Cousins Hollis and Ardith Blackwood loved their great-grandmother dearly—and so did the rest of the country. Blossom “Bebe” Blackwood was a wildly popular Black actress, and now that she’s passed, her great-granddaughters have to navigate grieving while in the spotlight. Ardith has always loved the limelight, starring in television since childhood and dreaming of following in Blossom’s footsteps. But now that her beloved Bebe is gone, Ardith has lost her mentor and confidante, and the pressures of fame and everyone’s expectations begin to feel like too much. Hollis on the other hand, is content to live life quietly, with as much privacy as a famous Hollywood family can afford. So when personal secrets start appearing in the press, she’s left unsure of who to trust and where to turn. This is told from three different perspectives, that of Ardith and Hollis and of a young Blossom in the 1940s, struggling to make it in Hollywood. Sure to please fans of celebrity novels, this book also offers an insightful and complex look at sexism, addiction and racism. Continue reading “The Selector’s Selections: October 2023”
Before we get into it, I want to let you know that this is probably a more serious blog than you are used to seeing from the library. As such I want to put two mental health resources front and center before we get into it.
988 is the Missouri suicide and crisis lifeline. 24 hours a day 7 days a week.
And here is a link for the directory of certified community behavioral health clinics. Not the most exciting page to look at, but a possible starting point for those who feel they need treatment or would like an official diagnosis.
Being a teenager is rough all around, but for some of us it’s rougher than others and that’s real. You’re not imagining it. Let me repeat myself, you are not alone. They say it gets better, but for some of us, it never does. At least, not without some help and some tools. In case you haven’t guessed it, this one goes out to all my neurodivergents out there. Continue reading “You Are Not Alone”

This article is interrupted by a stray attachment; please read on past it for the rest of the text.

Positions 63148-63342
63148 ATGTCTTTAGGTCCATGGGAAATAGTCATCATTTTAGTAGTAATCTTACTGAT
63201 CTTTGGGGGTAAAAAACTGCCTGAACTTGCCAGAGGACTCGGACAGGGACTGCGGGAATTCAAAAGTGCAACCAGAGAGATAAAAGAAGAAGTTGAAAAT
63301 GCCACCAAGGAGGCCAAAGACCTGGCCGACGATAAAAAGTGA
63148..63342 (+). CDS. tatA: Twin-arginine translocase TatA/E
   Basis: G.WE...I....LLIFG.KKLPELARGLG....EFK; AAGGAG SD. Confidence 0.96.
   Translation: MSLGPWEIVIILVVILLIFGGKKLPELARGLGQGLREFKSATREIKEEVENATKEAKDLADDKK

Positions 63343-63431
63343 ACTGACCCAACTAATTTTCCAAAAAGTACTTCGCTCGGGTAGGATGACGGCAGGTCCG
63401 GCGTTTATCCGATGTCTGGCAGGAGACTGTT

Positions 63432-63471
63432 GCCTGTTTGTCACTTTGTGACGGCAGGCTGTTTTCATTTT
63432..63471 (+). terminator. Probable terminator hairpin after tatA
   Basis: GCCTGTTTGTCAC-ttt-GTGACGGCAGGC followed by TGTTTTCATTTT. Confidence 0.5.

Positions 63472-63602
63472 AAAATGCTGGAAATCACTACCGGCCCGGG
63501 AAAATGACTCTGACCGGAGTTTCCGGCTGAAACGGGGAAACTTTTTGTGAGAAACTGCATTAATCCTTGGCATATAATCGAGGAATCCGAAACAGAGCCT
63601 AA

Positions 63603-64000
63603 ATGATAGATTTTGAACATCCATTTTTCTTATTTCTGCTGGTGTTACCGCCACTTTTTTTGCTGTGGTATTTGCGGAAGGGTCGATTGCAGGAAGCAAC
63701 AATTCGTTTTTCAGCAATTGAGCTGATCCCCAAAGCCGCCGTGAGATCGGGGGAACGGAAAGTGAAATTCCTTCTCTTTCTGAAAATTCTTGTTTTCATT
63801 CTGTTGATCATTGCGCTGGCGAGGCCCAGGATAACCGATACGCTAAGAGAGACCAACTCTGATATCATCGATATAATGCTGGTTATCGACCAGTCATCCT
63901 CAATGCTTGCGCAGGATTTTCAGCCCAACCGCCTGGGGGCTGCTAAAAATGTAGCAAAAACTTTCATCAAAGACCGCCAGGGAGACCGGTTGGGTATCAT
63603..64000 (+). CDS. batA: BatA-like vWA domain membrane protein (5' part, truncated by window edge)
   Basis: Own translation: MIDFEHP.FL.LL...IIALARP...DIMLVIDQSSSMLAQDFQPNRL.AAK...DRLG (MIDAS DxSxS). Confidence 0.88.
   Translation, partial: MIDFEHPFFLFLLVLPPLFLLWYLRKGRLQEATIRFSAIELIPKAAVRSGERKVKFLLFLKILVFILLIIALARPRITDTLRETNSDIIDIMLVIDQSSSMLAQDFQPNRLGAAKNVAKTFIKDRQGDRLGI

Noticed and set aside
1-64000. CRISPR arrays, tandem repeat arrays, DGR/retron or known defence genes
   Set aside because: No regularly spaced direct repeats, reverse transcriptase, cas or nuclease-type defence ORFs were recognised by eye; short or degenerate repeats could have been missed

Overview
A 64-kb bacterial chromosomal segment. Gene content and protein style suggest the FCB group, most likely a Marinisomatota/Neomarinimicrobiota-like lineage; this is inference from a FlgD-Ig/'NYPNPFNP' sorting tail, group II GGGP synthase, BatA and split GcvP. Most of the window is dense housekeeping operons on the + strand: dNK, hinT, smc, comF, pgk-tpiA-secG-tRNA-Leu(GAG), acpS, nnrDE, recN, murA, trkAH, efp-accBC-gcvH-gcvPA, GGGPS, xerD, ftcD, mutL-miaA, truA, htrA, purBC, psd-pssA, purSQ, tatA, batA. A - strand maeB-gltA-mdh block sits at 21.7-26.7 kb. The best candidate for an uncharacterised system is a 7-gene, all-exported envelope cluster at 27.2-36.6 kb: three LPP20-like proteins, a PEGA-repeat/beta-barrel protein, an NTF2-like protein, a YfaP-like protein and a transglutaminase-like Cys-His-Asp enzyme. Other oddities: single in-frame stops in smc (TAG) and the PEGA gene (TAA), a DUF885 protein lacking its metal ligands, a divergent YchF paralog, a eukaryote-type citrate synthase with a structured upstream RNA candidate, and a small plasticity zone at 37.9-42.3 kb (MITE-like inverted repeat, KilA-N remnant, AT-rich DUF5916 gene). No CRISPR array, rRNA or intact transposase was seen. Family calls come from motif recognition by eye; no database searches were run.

Sometimes I have a theme in mind when I write these, and sometimes it’s just whatever looks amazing. This month, I think you could safely say the theme is women who kick butt.
“Champion of Fate” by Kendare Blake
When Reed was orphaned as a child, she was rescued and raised by the Order of the Aristene. The Aristene are a group of immortal women warriors who act as shepherds guiding heroes to glory. All her life, Reed has wanted nothing more than to join their ranks, and she’s finally about to face her Hero Trial. She’s tasked with guiding young Prince Hestion in his fight against a neighboring kingdom. If she succeeds, she’ll have everything she’s dreamed of in an immortal life of service to the goddess of glory. If she fails, she’ll be forced to leave the Aristene Citadel forever. As she embarks on her trial, Reed learns that there’s more to the Order and to Hestion than she imagined, and the price of success or failure increases drastically. This duology opener boasts some phenomenal worldbuilding, expertly paced fight scenes, and well-developed relationships among the women of the Aristene. Continue reading “The Selector’s Selections: September 2023”
“These stories are told for a reason.”
What are the stories?
“Other Ever Afters: New Queer Fairy Tales” by Melanie Gillman is a collection of queer fairy tales that is meant to bring increased representation in the genre. And it does! Continue reading “Book Review: Other Ever Afters”
Within the past week, multiple people have asked me if I’m going to play Starfield. This isn’t surprising considering it’s one of the most highly anticipated video games of 2023. If you have any contact with gamers, you’ve likely heard at least one mention of the new action role-playing game that came out on September 6th. Created by Bethesda, the same studio that crafted the Elder Scrolls and Fallout, Starfield is an open-world game set in the boundless reaches of outer space. If you’re anything like me, playing a really good game can ignite a love for the topic in general. For instance, after playing Red Dead Redemption 2, I became suddenly obsessed with short stories set in the old West. Whether you’re curious what all the sci-fi fuss is about, you suddenly cannot get enough space exploration in your life, or you simply really love Bethesda like myself, these recommendations are for you. Continue reading “If You’re Playing Starfield”
One of the best things about Summer Reading ending is that we get to read through all of our reader reviews! We’ve compiled a list of the good, the bad, and the ugly. The opinions expressed by our readers are their own. Remember beauty is in the eye of the beholder. 😆 Continue reading “Teen Reader Reviews: The Good, The Bad & The Ugly”